Our lows are in the forties now—great sleeping weather!—and the first yellow lines lace the leaves like veins in a body. In two weeks gigantic splashes of yellow (aspens) and persimmon (serviceberry) will splash the hillsides as if a greater power had a temper tantrum with a handful of crayons. Random groves of flame-tipped aspens will flambouyantly overshadow everything.
While my literary agent shops my latest manuscript I’m preparing for what comes next—a season of snow and cold—just like my four-legged friends. About the best that can be said for winter here is that we have beautiful powder for skiing and snowboarding. For the mere mortals among us, cross-country skiing and snowshoeing draw us outdoors.
Thanks to one of the best mushroom-foraging seasons in years I have enough dried porcini and hawkswing to flavor soups throughout the winter. I’ll make a fine sherry-based porcini gravy to serve with our Thanksgiving tenderloins, feeling absolutely no guilt that turkey and I have finalized our divorce, and I no longer have to serve the bird.
I returned from the fishing tournament a couple of weeks ago, victorious with a chinook that was half-a-pound heavier than my daughter’s largest.
In true Big-Fish-Goddess fasion I landed the salmon, and its smaller friend, in the last thirty minutes of the competition. (As the tournamnet master weighed the winning fish, I distinctly heard my daughter say something unladylike before erupting in somewhat maniacal, hysterical laughter.) But she boated a thirty-eight-pound halibut—like hauling a Steinway grand from a trench deep on the ocean floor while praying that a shark doesn’t take it for a snackiepoo—so claimed bragging rights in the bottom-dweller division.
Bear activity here has reached peak proportions, and I never step into the garden without checking first for a hungry predator. The spots on the fawns are fading, and every doe looks exhausted. I stopped spraying Deer Off a couple of weeks ago, welcoming them to gorge themselves in my garden as they brace for a tough winter.
I’m riding Penelope twenty miles a week—she’s quite popular with the Farmers Market crowd—and golf is a great way to take advantage of a beautiful season in a magnificent place. (I’m thankful.) Next week my fly-fishing guide, who became a close friend so long ago that he’s family now, and I will end the season with our traditional meatloaf sandwiches, Fritos, and pumpkin cookies. We’ll be the boat of semi-geezers, catching and releasing loads of trout, peeping at the changing leaves, laughing at the noises we now make as we struggle with a fish or the oars.
A sow bear in Alaska wants me. Local fishing guides call her Nasty Pants. I call her something much worse.
Our first encounter was five years ago. I was minding my own business while fishing for trophy trout at Brooks Falls in the Katmai Wilderness. Nasty Pants came barreling around a large willow stand, huffing and teeth-clacking and making a spectacle of herself.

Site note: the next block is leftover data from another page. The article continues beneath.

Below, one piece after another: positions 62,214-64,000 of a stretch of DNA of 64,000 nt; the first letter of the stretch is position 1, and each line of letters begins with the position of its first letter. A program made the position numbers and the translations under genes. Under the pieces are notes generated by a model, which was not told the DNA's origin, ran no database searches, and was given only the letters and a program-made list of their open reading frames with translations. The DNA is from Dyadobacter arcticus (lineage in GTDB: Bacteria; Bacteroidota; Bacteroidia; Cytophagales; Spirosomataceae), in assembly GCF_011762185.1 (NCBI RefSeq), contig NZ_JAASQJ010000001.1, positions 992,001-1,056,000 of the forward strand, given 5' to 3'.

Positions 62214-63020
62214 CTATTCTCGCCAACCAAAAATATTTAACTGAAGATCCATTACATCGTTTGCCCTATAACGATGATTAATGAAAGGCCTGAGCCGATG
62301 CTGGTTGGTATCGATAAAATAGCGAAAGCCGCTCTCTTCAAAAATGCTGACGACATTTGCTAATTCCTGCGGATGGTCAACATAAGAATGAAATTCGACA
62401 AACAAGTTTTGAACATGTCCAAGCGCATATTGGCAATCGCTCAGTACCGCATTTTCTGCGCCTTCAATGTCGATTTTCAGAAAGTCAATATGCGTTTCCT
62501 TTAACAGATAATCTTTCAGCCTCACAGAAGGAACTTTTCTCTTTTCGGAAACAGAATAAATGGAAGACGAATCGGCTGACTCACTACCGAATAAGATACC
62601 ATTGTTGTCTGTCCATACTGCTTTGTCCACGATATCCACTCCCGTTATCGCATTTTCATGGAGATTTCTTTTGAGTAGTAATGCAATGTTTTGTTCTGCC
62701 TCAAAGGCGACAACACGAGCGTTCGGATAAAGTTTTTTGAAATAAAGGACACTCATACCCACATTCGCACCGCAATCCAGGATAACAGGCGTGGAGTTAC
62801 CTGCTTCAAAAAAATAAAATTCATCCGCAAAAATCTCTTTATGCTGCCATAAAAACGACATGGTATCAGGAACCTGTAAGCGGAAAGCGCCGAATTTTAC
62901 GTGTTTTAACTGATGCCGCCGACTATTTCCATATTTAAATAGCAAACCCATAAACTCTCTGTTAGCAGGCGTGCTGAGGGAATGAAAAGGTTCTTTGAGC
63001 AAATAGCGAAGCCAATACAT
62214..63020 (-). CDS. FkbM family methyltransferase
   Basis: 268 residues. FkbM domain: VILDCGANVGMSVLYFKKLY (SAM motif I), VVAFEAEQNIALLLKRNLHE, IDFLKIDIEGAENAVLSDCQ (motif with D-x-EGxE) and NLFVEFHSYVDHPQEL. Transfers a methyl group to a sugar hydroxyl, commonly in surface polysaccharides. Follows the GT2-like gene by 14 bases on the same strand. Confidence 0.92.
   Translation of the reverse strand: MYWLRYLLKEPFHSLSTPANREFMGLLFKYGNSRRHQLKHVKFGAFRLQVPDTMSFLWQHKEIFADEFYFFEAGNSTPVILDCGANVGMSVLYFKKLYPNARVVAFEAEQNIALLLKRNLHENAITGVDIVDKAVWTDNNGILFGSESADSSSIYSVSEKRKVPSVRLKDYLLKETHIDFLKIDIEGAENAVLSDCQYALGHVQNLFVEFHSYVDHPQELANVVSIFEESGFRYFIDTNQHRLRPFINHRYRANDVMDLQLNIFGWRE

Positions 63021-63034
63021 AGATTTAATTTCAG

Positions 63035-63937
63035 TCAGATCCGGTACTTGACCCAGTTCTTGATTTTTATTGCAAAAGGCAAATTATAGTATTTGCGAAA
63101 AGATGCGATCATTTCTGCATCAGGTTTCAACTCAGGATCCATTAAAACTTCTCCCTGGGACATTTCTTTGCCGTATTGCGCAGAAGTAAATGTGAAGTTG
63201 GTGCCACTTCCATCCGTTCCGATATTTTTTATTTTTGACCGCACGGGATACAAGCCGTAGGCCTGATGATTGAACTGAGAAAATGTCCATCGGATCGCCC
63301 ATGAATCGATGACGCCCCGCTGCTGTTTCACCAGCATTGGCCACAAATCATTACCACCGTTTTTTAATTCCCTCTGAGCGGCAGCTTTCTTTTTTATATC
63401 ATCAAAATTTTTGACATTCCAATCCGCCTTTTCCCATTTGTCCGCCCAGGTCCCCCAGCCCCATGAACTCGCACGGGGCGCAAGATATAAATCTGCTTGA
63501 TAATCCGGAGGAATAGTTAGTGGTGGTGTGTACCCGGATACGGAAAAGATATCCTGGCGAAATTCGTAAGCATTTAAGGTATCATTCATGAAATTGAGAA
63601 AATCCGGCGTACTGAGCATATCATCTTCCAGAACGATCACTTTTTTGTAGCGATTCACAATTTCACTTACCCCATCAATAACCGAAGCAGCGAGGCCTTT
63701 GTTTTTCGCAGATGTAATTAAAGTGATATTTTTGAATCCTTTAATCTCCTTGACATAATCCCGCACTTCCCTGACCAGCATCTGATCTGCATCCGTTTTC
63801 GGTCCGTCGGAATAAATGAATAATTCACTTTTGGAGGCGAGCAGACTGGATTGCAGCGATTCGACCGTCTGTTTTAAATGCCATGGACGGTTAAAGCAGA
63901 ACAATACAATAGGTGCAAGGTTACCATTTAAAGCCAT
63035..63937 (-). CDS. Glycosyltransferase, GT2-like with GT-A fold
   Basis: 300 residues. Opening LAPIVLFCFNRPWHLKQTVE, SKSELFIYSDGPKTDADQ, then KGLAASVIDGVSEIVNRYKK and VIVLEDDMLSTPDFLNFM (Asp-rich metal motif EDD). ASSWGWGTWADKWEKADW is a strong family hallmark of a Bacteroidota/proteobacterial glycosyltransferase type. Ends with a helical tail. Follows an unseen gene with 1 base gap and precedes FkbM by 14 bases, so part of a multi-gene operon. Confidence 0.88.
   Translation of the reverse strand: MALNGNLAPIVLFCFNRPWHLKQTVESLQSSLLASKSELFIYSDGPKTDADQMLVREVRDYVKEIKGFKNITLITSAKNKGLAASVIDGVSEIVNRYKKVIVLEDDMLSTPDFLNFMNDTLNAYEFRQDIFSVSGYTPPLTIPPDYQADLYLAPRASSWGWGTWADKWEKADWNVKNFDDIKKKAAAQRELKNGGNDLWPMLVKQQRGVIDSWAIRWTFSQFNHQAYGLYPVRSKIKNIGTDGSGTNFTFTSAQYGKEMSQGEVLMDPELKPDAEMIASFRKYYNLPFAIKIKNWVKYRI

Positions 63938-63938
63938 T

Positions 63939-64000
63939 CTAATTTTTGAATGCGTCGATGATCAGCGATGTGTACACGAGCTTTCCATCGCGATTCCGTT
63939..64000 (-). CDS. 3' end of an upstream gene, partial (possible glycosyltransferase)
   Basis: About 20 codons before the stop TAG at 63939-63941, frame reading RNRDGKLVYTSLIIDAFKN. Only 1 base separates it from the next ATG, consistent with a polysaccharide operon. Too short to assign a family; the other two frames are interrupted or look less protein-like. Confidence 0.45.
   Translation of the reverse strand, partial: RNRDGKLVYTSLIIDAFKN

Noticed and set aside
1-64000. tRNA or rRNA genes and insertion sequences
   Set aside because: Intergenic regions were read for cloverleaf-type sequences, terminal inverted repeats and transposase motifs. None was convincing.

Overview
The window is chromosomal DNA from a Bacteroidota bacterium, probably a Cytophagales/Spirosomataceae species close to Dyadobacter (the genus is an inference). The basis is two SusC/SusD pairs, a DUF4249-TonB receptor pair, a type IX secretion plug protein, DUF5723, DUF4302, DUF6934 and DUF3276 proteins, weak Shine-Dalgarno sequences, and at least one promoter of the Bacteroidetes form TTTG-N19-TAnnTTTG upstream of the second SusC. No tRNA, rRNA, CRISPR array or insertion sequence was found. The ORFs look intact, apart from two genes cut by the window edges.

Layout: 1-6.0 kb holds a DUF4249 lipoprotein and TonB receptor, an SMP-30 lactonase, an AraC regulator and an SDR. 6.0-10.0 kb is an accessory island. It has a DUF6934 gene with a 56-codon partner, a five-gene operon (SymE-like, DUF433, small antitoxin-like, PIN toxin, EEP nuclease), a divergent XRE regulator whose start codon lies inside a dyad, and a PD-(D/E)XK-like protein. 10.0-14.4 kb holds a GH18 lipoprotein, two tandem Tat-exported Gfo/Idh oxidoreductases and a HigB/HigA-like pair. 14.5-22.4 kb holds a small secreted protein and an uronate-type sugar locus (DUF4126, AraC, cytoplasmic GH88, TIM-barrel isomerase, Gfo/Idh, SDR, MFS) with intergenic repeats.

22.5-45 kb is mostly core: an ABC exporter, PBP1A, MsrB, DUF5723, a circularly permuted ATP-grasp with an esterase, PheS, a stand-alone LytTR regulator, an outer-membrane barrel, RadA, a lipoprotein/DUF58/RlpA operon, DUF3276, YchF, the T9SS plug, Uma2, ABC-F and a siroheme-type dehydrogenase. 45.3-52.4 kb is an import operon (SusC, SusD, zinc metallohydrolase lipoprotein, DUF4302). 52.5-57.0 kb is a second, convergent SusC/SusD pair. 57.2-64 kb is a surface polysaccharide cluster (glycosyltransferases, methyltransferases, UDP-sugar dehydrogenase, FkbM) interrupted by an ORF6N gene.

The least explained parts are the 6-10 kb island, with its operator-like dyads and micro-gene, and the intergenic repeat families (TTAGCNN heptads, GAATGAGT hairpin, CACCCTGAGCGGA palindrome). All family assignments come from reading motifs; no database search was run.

Of course, her spectacle was nothing compared to mine as I splashed through chest-deep water at an all-time high. My wading boots were five sizes too large. Clown shoes.
During our little introduction a 27-inch rainbow took my fly. The line went into the backing as I battled fish and current. Nasty Pants did a territorial-bear dance, marking me as her own. I didn’t know whether to watch the bear, work the fish, or drown. I told the guide to cut the line.
“But that’s a 27-inch bow!”
“I don’t care about the bow. The bears, specifically that one—” I nodded toward Nasty Pants, who was grinning “—are flipping me out. Cut the line!”
“But—” he started.
“Cut it or I drop your rig,” I said, giving him the Mom Look of Death.
He cut the line. I breast-stroked (actually, it was more of a spastic, waving sprint) through the river, then crawled through the mucky wetlands while loudly insulting Nasty Pants’ mother. Then I vowed never to return to Brooks River or Falls.
Two weeks ago I returned to . . . wait for it! . . . Brooks River and Falls. My husband, a very adventurous lunatic, was eager to fish it again. I had caught my trophy trout on the Qvichak River so agreed to accompany him. I would bear watch during the morning and read at the lodge that afternoon. He and the guide could do manly things while holding fly rods and running from bears.
From a viewing platform I watched watched bears eat and fight and loll. A trio of anglers—silly men—downriver were triangulated by the animals, pinned in place for thirty minutes armed with bear spray and eau du fear.
Then a big, ill-tempered blonde bear ambled into view. I looked at her. She looked at me. I recognized her. She thought I was dessert.
She wandered around the viewing platform, planning her menu. A group of bears decided that the end of the bridge was a great spot for a nap. Nasty Pants settled down beneath us, and I pondered my exceptional ability to levitate as the bears blocked the bridge. When they awakened and while Nasty Pants was distracted by a silver salmon, we scooted across the bridge. I glanced over my shoulder several times to ensure that Nast Pants wasn’t faster than me, and then walked faster all the way to the lodge.
Once at the lodge I pulled out my iPad, propped my wading boots (that fit this time) on the lip of the fire pit, and settled in with a good suspense novel. Every once in a while I’d see a park ranger scurry past outside, rushing toward someone have a bear moment. Happily, it wasn’t me.
Just after three, our DeHavilland beaver floatplane lifted off from the smooth surface of Brooks Lake. I know that the big blonde bear standing on the bank was sad to see me go.